HOME > Sports >


Written by in Sports on the

Sleeper, Breakout, Value, Bust: What They Mean in Fantasy Football

When you’re playing fantasy football, there’s a reason you should prepare for the draft. Resources to prepare for your draft include listening to podcasts, reading articles, and getting a draft kit. The more you learn, the more you can start to make predictions that can help you win your season. You also need to understand certain terminology regarding types of players and the implications they can have for your season. Four terms you hear a lot in fantasy are sleeper, breakout, value, and bust, and here we break down what those terms mean and their implications.

Sleeper Picks 

In fantasy football, a sleeper pick is a player that’s anticipated to be drafted in a later round but is going to perform better than expected based on predictions. A sleeper pick in fantasy football is expected to generate more points in fantasy than the other players who were selected around the same time in the draft. When you’re in a fantasy football league, you want to try to spot sleeper picks so you’re able to get the most talented players to fill your team, and then you’ll get the best results as the draft continues. To recognize sleepers, you have to primarily know the average draft position of a player. Sleepers could have a lower ADP for different reasons, like an injury from the past season. You also need to think about touches and open spots, the player’s upside, and starting opportunities. Think about what happens if a team loses one of its starting players—there’s then a roster position that needs to be filled. To recognize sleepers, you want to try and make a prediction of what player could be the one to stop into the position and then have a strong season. If a team loses one of its best players, then there are more chances for other players to touch the ball, earning more points in fantasy. When you’re trying to predict a sleeper, it’s important to identify starting opportunities. If you have your eye on a player, but they don’t have a chance to start, then the likelihood they’re going to earn fantasy points go down. As you’re assessing player upside, you want to think about why a player is being undervalued and their value compared to other players who are in similar positions in the draft. You also want to look at the potential of the player to score points and perform compared to those players who remain in the draft.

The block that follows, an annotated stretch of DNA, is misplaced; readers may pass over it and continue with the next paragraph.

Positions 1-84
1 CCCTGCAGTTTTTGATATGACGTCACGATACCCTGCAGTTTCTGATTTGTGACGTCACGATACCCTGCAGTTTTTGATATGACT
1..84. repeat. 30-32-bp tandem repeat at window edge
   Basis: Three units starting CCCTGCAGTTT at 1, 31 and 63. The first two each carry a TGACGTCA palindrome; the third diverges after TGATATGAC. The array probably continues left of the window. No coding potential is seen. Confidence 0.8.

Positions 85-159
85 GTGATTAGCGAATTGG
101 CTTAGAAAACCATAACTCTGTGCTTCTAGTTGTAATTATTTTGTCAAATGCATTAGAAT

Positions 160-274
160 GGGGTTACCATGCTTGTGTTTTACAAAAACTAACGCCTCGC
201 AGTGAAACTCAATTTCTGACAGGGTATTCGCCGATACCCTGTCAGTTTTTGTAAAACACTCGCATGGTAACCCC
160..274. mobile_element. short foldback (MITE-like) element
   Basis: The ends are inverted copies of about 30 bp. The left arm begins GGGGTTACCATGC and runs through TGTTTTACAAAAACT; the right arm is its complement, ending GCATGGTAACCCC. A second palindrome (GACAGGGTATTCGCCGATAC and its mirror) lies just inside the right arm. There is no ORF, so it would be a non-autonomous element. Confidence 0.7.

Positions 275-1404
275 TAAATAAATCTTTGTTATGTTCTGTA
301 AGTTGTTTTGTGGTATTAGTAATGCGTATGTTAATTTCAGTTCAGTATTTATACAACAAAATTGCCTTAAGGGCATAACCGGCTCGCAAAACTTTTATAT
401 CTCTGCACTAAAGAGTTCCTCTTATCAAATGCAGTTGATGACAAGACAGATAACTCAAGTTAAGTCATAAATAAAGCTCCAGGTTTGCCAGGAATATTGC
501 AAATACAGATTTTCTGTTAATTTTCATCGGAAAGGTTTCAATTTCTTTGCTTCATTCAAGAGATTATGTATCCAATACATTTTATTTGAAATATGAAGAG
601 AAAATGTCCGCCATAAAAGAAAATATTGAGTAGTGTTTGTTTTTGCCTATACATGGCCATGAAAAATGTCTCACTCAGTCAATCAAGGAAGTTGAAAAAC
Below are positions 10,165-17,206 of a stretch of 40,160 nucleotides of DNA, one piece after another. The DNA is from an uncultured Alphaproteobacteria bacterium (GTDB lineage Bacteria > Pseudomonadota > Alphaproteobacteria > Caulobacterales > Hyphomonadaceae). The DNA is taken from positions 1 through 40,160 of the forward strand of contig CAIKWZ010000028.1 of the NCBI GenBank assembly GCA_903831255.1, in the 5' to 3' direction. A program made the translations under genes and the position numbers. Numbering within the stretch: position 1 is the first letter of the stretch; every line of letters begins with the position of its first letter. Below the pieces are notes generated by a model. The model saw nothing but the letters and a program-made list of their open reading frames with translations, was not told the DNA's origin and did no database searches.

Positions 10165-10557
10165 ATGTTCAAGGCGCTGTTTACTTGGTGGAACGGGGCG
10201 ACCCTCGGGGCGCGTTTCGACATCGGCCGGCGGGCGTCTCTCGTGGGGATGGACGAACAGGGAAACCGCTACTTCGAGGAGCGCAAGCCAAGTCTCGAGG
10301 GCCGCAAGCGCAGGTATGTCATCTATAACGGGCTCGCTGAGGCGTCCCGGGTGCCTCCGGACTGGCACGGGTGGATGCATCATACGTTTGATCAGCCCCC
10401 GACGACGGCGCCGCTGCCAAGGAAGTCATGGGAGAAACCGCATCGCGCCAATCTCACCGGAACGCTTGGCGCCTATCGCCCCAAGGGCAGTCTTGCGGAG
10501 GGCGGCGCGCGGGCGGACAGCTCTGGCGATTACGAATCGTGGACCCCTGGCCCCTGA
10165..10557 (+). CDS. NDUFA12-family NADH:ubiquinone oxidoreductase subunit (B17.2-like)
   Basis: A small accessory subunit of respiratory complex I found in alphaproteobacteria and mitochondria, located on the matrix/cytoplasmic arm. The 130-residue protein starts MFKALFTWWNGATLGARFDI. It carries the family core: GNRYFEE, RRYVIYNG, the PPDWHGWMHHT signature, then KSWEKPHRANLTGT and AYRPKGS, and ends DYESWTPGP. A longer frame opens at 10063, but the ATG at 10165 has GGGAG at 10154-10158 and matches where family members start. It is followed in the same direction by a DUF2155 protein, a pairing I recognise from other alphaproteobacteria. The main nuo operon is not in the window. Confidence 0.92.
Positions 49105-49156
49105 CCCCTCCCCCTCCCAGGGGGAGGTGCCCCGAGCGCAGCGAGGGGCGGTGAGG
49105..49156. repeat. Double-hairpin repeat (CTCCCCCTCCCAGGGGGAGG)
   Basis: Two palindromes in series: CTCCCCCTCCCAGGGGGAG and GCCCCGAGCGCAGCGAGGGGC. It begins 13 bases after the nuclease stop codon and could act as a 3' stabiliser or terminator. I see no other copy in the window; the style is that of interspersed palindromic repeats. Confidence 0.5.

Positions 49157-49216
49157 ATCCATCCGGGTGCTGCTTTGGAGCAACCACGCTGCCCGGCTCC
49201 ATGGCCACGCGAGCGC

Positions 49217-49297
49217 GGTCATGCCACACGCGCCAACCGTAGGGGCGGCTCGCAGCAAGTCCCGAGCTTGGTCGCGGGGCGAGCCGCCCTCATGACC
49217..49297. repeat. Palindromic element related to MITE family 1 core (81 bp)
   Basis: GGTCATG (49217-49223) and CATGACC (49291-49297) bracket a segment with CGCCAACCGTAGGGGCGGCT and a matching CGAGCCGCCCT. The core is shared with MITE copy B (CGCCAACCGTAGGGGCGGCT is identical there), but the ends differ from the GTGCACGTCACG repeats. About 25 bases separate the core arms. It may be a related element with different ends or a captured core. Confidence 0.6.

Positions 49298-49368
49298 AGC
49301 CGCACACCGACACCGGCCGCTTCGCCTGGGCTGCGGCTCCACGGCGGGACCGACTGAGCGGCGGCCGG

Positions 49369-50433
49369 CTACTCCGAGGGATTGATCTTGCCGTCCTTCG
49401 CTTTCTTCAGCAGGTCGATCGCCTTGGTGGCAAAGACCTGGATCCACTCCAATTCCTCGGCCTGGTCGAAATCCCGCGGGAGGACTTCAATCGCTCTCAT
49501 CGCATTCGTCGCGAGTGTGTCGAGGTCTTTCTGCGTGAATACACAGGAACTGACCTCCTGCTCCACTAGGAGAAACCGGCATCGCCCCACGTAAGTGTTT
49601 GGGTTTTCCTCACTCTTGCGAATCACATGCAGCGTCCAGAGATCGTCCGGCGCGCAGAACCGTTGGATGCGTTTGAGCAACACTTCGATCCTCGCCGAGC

Breakout Players 

A breakout player is one who does well and exceeds expectations. A breakout in fantasy is a player who you acquire at a low price and who ends up producing a lot of points for your team. Breakout players are unique because they’ve been in the league for years. They’re well-known, which is a key differentiator between a sleeper and a breakout. The breakout starts exceeding expectations, whereas a sleeper is typically new to the league and not familiar with the world of fantasy yet outperforms expectations. Both a sleeper and a breakout can be undervalued players. 


When you’re drafting, if you’re taking into account the player’s value more so than any other statistic, then you’re following a strategy of value-based drafting. In value-based drafting, you have to compare opponents, and you can’t just choose the best player who’s on the board. You want to choose players who will score higher than the players of your opponents in certain positions. Therefore you’re choosing the most valuable player within the context of their team. This means that as a fantasy football player, you’re getting your advantage by targeting the weakness of your competition. In value-based drafting, there are three criteria you can use. These are Value Over Replacement Player, Value Over Last Starter, and Value Over Next available. These help you make a determination of the value of each pick you’re making in the draft. In general, value is a key metric in fantasy football because you want the most value from every player. Value is a way to figure out how correct you were with your picks, but you also have to keep in mind that a value pick in the third round doesn’t inherently have value in the first round. If you’re going to use value-based drafting strategies, you need to understand the players who are available and their values, and that means you’re going to need to know what every player does and potentially what they can bring to a team.


A bust is also known as a boom-bust, so when you’re drafting, a boom-bust is a big risk and gamble because they have the potential to do well but also poorly. It’s a high-risk scenario to draft these kinds of players because just as easily as they can be a boom, they can be a bust. You might be able to spot a boom-bust player if you look at possible star players who have a weakness. Maybe you’re looking at a running back, and they could have a great year, but they also have a history where they get injured early in the season, and that impairs their performance in fantasy. If you draft one of these players and they do well, it’s especially good for you because the player is worth less. You could get great value for a player who makes your season. Of course, on the flip side of this, there’s also a chance for a bad outcome. If you have a star player who’s not producing, it can destroy your entire season. 

Finally, if you hear the term bust used alone, this means someone who didn’t meet expectations and underperformed, so a bust is the exact opposite of a sleeper pick. A player can end up being a bust in fantasy because of inconsistency, past injuries, recent injuries, or because of limited playing time. A player being inexperienced or having limited past success can also contribute to them being a bust.

previous post
next post